The current generation of young golfers — Anthony Kim, Ryo Ishikawa, Rickie Fowler and Quail Hollow winner Rory McIlroy — look primed to give us great battles for the next 20 years, and we have Tiger Woods to thank for it, McIlroy said at his victory press conference Sunday evening.
I think I speak on behalf of all the early 20-somethings out here. Tiger was the guy that we all looked up to and the guy that we followed and the guy that we turned on our TV and the guy that we went out to practice so hard. He was the person that — I think he's been the reason that the likes of Ryo, myself, AK, Danny Lee, all the younger guys, have flourished at such an early age, because Tiger set the benchmark so high.
We want to achieve that. Even if we don't quite get to that level, it's still pretty good. He's been a big reason for this influence of so many younger players.
McIlroy, Kim and Ishikawa remind me of the post-Michael Jordan superstars in the NBA like Lebron James, Dwyane Wade and Kevin Durant. The younger guys who played with Jordan never really emerged from his shadow — like Sergio Garcia and Adam Scott with Woods — but the guys who grew up idolizing Jordan are now revitalizing the game. Whatever short-term problems the PGA Tour has with its business model (many serious ones, according to BusinessWeek), the long-term prospects of the pro game are bright. Phil the Pill Phil Mickelson's not a fan of the greens at Quail Hollow, a point he made emphatically when he told his caddie, Bones Mackay, NOT to tend the pin for his birdie putt on 18 Saturday, according to Steve Elling's Short Game Blog.
Theatrically, Mickelson tried to make his point clear on the 18th green when he hit his approach shot over the flagstick and had a sloping, 60-footer for birdie that he could not get anywhere near the flag. At least. not without using a pitching wedge and hitting the flagstick with the lob shot.
He ordered caddie Jim Mackay to leave the flagstick in the hole as he putted away from the hole. It was shocking to see, to be sure, and nobody could recall ever witnessing it before in a tour event. If he'd made the putt, which he insisted was an impossibility, he would have been assessed a two-shot penalty.
On Sunday, however, Mickelson said that he still planned on playing this tournament every year, despite his problems with the greens.
"I love this tournament, and I think that — I love the way the Tour sets it up. I love the city here, and I've always loved this — I've come to really love and enjoy this golf tournament, and everybody has got to play them." Tiger's Sawgrass blues Ryan Ballengee of the Trailing Tiger and Waggle Room blogs notes that if Tiger Woods is going to have a bounce-back tournament, the Players Championship is not a likely candidate. He won there once in 2001 — during the Tiger Slam — and finished second in 2000, but his 8th place finish last year was his best since 2001.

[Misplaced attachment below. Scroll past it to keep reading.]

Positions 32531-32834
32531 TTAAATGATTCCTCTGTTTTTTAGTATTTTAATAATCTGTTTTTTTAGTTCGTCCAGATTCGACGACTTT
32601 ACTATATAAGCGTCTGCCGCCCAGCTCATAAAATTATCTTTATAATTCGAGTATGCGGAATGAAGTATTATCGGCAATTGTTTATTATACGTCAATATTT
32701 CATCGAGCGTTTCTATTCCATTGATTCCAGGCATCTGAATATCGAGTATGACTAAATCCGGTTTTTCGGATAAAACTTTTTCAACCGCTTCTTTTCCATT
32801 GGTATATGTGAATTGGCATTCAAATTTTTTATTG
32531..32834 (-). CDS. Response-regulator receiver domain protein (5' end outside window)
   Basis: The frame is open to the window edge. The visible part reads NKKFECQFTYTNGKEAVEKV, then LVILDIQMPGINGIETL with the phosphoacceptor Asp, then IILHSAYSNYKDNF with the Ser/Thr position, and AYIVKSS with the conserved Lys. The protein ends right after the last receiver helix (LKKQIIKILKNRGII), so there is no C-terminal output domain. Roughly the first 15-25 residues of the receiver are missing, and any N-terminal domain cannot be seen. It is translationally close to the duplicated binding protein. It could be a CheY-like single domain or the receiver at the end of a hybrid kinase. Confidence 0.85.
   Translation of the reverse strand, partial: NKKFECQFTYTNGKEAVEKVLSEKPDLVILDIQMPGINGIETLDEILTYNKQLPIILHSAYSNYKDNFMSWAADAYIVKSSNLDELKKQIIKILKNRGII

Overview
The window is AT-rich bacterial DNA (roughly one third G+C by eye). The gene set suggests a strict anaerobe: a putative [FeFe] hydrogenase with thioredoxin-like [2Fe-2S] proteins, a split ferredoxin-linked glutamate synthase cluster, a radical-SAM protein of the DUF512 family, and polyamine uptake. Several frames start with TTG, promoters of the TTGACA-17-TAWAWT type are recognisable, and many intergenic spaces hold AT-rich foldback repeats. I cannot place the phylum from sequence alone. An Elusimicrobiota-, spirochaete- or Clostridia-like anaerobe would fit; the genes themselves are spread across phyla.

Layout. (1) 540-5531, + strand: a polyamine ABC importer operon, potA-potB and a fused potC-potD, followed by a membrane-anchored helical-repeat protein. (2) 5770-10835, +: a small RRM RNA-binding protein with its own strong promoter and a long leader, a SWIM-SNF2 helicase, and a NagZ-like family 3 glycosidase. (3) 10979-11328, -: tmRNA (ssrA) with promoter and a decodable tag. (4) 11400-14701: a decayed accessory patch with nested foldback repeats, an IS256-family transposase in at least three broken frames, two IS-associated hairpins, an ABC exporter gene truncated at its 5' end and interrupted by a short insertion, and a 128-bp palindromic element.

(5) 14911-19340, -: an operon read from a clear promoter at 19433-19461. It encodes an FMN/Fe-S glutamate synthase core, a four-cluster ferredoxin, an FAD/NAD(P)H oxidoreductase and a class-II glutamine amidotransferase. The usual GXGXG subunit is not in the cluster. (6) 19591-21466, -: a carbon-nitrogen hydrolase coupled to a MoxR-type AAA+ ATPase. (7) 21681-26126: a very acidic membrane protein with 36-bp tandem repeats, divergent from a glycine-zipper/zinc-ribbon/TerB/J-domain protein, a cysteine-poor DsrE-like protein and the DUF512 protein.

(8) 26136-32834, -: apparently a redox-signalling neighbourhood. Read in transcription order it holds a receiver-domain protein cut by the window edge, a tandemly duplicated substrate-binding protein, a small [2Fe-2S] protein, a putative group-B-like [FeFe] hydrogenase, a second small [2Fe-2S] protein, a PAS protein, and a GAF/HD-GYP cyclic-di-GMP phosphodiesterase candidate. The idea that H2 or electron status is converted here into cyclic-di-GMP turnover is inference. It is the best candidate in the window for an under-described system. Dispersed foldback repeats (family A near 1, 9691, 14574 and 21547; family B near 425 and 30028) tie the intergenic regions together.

In terms of winning percentage, Woods has his worst record on his course. He has just one win at Sawgrass, a mark only matched at Riviera CC (which Woods no longer plays each year).
You can never count Woods out, but TPC Sawgrass looks like wrong place, wrong time for him to rediscover his game. He's still got seven weeks until Pebble Beach. Hit too many times in the head? Gerry Dulac of The Pittsburgh Post-Gazette gets extra credit for finding a fan who was actually hit by one of Tiger Woods' wayward drives at the Masters in April. The man and his wife apparently position themselves in areas where bad shots are likely to land so they can get a close-up view of the player's recovery shot.
[John] Sullivan still had the bruise on his shoulder more than a week after the Masters, proudly displaying it as a badge of honor. But it wasn't the pain in his shoulder that bothered him. Or, more specifically, bothered his wife.
It was the way they said they were treated by Woods and his caddie, Steve Williams, when they came to retrieve the ball, which landed under Sullivan's portable chair. Especially when they saw the way Phil Mickelson handled a similar situation moments later.
After telling Williams the ball hit her husband, Kim Sullivan said she was disappointed Woods never asked if John Sullivan was OK. Nor, she said, did he even seem to care. But Williams did toss John Sullivan a ball after Woods hit his next shot, which struck a tree and ricocheted further into the pines.
Minutes later, playing in the twosome behind Woods, Mickelson hit his tee shot almost in the exact same spot in the pines. But Mickelson's ball struck a spectator in the foot and ricocheted to where he had a shot at the green. Mickelson was able to salvage par at No. 11, then went on to birdie four of the final seven holes to win.
John Sullivan said Mickelson came over to the spectator, talked to him to make sure he was OK and gave him an autographed golf glove that said, "Thanks for the assist."
Mickelson deserves all the accolades he gets for his fan-friendliness, but what exactly is Woods supposed to do in these situations? The guy was actually trying to get in the way of his bad drive, and Williams did toss him a ball. Now he wants a signed glove too? It should say, "Next time, duck. Tiger Woods."